When you go into a factory, you talk about, I wanna support you, not the whole, how much am I gonna get out of this? Mm-hmm. Now you’re going in with, I want to grow you outside of military. I want to be your private sector winner. I wanna build a model that works for you, and I want you to have more customers. Mm-hmm. <affirmative>, you know what I mean? Yep. Just not in hunting, you can take some from somewhere else, <laugh>, but we’ll build the model with you and you can take, you know, yes. Take it, take it with you community. You
Scott Luton (00:51:44):
Know what I mean? You know, I, um, you wanna build, I love that mindset you’re describing Robert, because Greg White in my eyes or in my ears at least, it’s, um, you know, the term of partnership thrown around way too much these days. But what I’m hearing Robert describe is a big picture partnership, which isn’t just about this line of business or this line of business, or this product, or this product. It’s about how can we grow and find success together. And when I think of some, some real successful companies out there that truly, um, are able to, um, run a tight ship, so to speak, but create trusted supplier relationships, I see elements of that in play. But Greg White, your thoughts?
Greg White (00:52:26):
Yeah. I think about, um, you know, if you cast a wider net, I, I think about this as what Robert is trying to do is to try to improve not just his industry, but overall the reshoring initiative in the country. And it makes me think back to tech, right? When, uh, admittedly it was Silicon Valley back when, um, they weren’t nearly as rich as they were. They still only just had daddy’s money. Um, but but they, but they created an ecosystem that supported one another, right? Even when they competed and, and, and so often, um, they didn’t. And I think about the, I think about all these healthy alternatives, like, you know, sorry, I’m not pitching, but it just made me think of this, this Free Spirits thing is in the middle of this healthy alternatives, but still fun kind of industry, right? Where people are drinking less and they’re eating less sugar, except for me and Robert, and they’re <laugh>
Scott Luton (00:53:24):
Yeah. Because I’m the healthy one here. They’re, that’s right. They’re eating, they’re
Greg White (00:53:26):
Eating heart healthy and that sort of thing. And, and, you know, and it’s, and you have, uh, that, that sort of, um, altruistic vision right? Is really, is really important. And I think, I think it’s a, a good perspective for people to have, right? Is that this is for a greater good and everybody wants a higher purpose in their job, right? They want to know what it’s about and what it’s for. So I, I think that’s a great perspective to have. Yep.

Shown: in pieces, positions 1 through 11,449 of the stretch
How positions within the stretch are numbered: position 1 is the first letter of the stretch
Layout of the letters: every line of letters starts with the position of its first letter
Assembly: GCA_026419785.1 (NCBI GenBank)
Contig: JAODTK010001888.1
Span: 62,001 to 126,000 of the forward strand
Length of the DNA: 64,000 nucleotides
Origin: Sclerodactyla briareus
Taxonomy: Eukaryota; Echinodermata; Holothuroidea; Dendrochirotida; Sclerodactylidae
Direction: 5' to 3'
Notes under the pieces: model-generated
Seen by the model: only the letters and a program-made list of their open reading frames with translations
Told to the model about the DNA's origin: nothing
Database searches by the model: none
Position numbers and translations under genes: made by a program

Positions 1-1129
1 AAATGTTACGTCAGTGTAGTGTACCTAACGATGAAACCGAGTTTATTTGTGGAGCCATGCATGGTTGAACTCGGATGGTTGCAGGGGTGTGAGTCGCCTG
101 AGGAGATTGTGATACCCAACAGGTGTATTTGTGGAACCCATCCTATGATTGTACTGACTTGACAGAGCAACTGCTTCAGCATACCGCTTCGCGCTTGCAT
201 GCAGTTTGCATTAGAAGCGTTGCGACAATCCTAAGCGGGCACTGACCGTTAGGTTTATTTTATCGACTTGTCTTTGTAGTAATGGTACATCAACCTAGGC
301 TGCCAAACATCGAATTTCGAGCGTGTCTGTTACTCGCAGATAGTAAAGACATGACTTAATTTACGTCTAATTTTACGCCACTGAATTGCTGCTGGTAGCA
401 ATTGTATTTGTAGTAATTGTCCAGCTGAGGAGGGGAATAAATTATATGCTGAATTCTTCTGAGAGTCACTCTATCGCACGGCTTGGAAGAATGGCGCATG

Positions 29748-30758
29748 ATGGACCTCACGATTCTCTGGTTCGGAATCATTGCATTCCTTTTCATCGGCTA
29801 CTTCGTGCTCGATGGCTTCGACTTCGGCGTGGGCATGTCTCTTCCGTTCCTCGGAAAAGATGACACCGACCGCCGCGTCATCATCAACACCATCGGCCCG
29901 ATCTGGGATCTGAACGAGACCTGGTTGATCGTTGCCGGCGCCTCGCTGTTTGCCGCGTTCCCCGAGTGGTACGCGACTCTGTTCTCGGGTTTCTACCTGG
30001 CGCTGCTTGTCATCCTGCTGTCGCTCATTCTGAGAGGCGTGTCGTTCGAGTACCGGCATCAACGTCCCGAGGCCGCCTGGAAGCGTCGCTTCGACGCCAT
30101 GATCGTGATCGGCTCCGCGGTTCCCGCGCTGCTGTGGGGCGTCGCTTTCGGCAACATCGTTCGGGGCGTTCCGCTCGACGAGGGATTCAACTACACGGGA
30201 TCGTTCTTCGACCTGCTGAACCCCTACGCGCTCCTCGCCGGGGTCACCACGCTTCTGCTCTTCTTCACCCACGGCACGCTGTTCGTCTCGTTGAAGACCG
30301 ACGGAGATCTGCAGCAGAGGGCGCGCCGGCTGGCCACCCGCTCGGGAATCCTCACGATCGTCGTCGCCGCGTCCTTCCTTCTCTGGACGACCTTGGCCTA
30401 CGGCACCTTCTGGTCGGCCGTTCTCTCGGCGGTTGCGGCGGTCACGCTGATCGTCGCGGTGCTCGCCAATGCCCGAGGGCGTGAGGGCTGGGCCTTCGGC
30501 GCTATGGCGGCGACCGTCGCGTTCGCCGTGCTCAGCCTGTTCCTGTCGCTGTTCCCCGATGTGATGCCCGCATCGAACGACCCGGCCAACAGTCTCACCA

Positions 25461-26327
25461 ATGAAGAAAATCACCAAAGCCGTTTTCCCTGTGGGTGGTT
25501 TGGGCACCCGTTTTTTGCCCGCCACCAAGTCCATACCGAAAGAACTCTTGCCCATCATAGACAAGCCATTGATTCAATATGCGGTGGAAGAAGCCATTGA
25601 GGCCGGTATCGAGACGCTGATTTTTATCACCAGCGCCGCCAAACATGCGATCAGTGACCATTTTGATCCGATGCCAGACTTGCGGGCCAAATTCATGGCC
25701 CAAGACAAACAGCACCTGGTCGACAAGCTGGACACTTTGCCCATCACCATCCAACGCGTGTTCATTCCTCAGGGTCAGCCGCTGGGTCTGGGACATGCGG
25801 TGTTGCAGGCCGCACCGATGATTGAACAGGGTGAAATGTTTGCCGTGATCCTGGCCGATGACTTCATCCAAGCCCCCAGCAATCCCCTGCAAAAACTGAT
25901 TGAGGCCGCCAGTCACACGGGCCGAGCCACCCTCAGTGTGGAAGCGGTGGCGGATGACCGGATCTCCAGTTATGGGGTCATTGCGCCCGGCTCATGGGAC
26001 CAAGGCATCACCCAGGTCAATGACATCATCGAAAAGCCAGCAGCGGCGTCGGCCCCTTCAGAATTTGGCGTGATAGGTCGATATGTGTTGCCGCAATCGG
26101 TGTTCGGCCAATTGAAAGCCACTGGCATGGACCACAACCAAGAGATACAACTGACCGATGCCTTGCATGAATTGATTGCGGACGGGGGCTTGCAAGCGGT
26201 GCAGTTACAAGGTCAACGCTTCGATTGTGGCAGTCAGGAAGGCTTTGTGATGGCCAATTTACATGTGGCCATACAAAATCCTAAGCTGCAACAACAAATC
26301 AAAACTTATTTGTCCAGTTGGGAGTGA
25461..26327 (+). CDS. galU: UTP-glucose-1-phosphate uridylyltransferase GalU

Robert Yturri (00:53:57):
Well, I also feel like it’s the only way we’ll succeed in this endeavor. Mm-hmm. <affirmative>, you know, one small hunting brand, it’s not gonna do it. Right. You know what I mean? So we’re gonna need help and, and, uh, there’s very few of us out there that are brave enough to try to tackle this, so why not help each other out?
Scott Luton (00:54:14):
Robert Yturri (00:54:14):
And that’s, that’s our philosophy. Yeah.
Scott Luton (00:54:16):
And industry builder. And industry builder. Mm-hmm. <affirmative>, uh, I wanna share this comment from Joseph ’cause I like this. You know, we referenced all the shorings, right? All the shorings, reshoring, nearshoring, all the Horing, shoring. I like that. French shoring. Joseph’s, like all the shoring strategies is to stay afloat and keep on keeping on without being drowned in the supply chain, wave and disruption. So whatever, whatever choice you pick, Joseph. Good stuff there. Mm-hmm. <affirmative>. Um, alright. So Robert, yeah. I feel I, I’d love, I wish we had more time together. And, and by the way, little quick shout out. Catherine and Amanda, all the folks help with production. Thanks for what you do. We’re gonna keep Robert with us as we, uh, as we wrap here in just a second. So, Robert, if that works for you, we’re just gonna keep you until we sign off here today. Let’s make sure Greg, Greg White. Mm-hmm. Uh, I’m gonna have to dive into your, your, your climbing era of the Greg White journey. Uh, we’re gonna, I wake up
Greg White (00:55:04):
Scott Luton (00:55:06):
Robert Yturri (00:55:07):
Let’s, let’s go buddy. I used to be a climbing guide, Greg, so, oh, is that right? Yeah. I got a place down in Joshua Tree, California, so Oh, yeah.
Greg White (00:55:14):
Robert Yturri (00:55:15):
When? It’s not one 18. Let’s get down there and, and, uh, okay. Yeah. And get some climate in. Yeah, no
Scott Luton (00:55:20):